But he also echoed Marks’ comments from January.

“I’d like to see the use of armor accompanied by more artillery fire and combat aircraft. You can’t make an omelette without breaking a few eggs,” Drummond said.

Drummond and others also pointed out a positive sign for Ukraine in its losses of Western armored vehicles.

“We are not seeing catastrophic damage. This suggests that the vehicles are doing their job and the crews are escaping,” he said.

And Janovsky, from Oryx, said the Bradleys might not be lost for good.

“Most of those vehicles are just damaged and abandoned, so it might be possible to recover and repair them if Ukraine takes the area,” he said.

The Bradleys are among almost 3,600 pieces of military equipment Ukraine has lost in the war, according to Oryx. Meanwhile, the website says it has documented the loss of more than 10,600 pieces of Russian military equipment.

In a statement in Monday, Moscow claimed it had destroyed multiple Ukrainian armored vehicles in the Zaporizhzhia region.

“Enemy armored forces are currently launching more and more attacks in the [Zaporizhzhia] direction. However, Russian anti-tank troops stand in their way, cold-bloodedly turning Western armored vehicles into scrap heaps,” the Russian Ministry of Defense said.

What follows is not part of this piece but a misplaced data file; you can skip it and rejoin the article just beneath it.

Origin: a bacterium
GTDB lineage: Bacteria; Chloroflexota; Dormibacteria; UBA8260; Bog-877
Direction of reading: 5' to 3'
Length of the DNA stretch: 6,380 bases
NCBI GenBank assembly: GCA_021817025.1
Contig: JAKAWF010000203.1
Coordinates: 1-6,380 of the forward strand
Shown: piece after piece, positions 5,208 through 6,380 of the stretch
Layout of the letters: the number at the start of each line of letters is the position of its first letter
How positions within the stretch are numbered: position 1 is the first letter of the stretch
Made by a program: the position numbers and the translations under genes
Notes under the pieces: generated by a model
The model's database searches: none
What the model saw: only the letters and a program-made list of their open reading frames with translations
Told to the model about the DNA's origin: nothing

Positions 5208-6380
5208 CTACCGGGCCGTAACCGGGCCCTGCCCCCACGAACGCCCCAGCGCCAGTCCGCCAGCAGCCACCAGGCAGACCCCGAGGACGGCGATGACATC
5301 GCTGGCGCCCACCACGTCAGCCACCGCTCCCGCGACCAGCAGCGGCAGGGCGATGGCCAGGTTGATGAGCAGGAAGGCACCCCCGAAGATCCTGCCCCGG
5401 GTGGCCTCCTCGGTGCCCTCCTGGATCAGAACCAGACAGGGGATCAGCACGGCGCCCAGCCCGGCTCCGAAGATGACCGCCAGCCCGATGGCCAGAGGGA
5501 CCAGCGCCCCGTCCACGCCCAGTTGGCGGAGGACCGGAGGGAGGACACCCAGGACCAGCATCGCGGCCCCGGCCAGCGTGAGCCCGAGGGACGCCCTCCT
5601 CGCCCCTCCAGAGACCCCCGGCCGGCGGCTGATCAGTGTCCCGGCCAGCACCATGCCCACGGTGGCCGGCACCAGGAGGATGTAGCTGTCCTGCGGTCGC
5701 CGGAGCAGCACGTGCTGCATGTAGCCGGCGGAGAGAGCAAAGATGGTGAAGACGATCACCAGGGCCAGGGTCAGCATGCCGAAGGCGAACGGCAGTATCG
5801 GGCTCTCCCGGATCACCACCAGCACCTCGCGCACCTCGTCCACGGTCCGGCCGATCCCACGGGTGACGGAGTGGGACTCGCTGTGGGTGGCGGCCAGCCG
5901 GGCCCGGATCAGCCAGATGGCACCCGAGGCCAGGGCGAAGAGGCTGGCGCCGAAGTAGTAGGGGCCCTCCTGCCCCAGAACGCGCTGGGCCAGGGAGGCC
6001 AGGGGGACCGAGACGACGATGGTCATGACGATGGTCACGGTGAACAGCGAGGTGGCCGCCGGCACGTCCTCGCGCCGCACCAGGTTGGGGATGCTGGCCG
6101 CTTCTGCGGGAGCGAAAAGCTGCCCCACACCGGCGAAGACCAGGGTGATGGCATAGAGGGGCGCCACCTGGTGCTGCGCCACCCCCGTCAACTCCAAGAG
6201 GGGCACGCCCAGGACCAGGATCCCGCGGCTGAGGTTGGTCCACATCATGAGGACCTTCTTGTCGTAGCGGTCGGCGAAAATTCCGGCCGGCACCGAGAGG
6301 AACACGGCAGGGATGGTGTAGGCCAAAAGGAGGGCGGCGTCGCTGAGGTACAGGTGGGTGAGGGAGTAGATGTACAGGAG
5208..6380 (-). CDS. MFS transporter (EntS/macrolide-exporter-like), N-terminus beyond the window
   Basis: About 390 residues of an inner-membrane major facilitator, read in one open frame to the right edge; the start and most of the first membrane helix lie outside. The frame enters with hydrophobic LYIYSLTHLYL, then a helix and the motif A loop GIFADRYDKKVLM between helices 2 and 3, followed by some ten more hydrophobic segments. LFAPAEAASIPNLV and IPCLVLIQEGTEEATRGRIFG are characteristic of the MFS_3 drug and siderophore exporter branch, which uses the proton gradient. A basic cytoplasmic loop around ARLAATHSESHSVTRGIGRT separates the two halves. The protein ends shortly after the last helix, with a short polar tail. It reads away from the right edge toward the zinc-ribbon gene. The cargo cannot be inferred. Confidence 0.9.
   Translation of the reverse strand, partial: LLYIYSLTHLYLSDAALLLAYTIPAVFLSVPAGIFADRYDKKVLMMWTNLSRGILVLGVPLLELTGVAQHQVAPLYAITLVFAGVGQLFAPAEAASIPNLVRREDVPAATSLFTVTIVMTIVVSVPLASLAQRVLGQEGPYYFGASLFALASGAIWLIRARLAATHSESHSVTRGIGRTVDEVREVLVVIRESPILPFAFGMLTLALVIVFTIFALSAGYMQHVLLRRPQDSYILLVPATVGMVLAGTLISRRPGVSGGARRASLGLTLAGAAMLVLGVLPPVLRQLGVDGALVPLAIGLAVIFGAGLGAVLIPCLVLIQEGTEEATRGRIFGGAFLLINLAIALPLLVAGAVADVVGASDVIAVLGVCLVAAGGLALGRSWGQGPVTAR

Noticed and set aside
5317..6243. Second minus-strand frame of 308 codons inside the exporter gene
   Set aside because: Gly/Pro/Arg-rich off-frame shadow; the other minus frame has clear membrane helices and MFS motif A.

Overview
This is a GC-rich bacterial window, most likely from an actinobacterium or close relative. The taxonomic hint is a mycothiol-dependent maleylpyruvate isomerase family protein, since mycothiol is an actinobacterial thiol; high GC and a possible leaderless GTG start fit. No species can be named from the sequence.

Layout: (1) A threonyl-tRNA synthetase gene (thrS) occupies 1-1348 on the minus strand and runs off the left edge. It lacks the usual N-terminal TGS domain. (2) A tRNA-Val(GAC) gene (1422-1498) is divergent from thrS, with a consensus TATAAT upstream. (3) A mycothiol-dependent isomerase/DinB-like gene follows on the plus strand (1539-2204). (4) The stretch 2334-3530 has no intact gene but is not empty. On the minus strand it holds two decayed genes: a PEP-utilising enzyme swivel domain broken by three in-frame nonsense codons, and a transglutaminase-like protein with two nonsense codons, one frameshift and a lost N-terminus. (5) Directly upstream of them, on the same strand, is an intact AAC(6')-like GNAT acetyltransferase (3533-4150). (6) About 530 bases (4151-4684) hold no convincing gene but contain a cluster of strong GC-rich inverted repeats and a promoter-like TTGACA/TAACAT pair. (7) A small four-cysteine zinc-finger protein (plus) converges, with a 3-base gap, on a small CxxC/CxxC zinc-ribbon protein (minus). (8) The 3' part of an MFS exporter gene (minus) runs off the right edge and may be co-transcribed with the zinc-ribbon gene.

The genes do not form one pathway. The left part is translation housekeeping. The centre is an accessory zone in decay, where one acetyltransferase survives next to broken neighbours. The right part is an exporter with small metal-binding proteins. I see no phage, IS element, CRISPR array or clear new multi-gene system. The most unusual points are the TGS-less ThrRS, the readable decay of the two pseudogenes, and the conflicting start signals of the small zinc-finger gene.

The statement did not say what kind of vehicles were destroyed.

Villages retaken

Despite the loss of the Bradleys, Ukraine reports it has taken back at least three villages from Russian forces in fighting over the weekend.

Ukraine’s advance south from the front-line town of Velyka Novosilke in the Donetsk region now stretches somewhere between 5 and 10 kilometers (3 to 6 miles), according to information released by Deputy Defense Minister Hanna Maliar.

Writing on Telegram Sunday evening, Maliar said the village of Makrivka had been recaptured from Russian control – the third in a string of settlements that sit along the Mokri Yaly River to be declared liberated by Ukrainian forces over the course of the day.

Earlier, videos emerged showing soldiers hoisting the Ukrainian flag from buildings in Neskuchne and Blahodatne.

CNN military analyst Mark Hertling said the situation was positive for Ukraine from both morale and battlefield perspectives.

“It reinforces the fact that they are moving forward,” Hertling told CNN’s Jim Acosta.

Meanwhile, “every single piece of land Ukrainian forces can pull back to their sovereign territory is going to be part of a march toward operational success,” Hertling said.

Reporting on developments, Russian military bloggers offered a pessimistic assessment of the situation facing the Kremlin’s forces in the area. The Rybar Telegram channel suggested late Sunday that Ukraine’s offensive looked set to continue, adding that Russian forces “should expect the pressure to intensify in the near future.”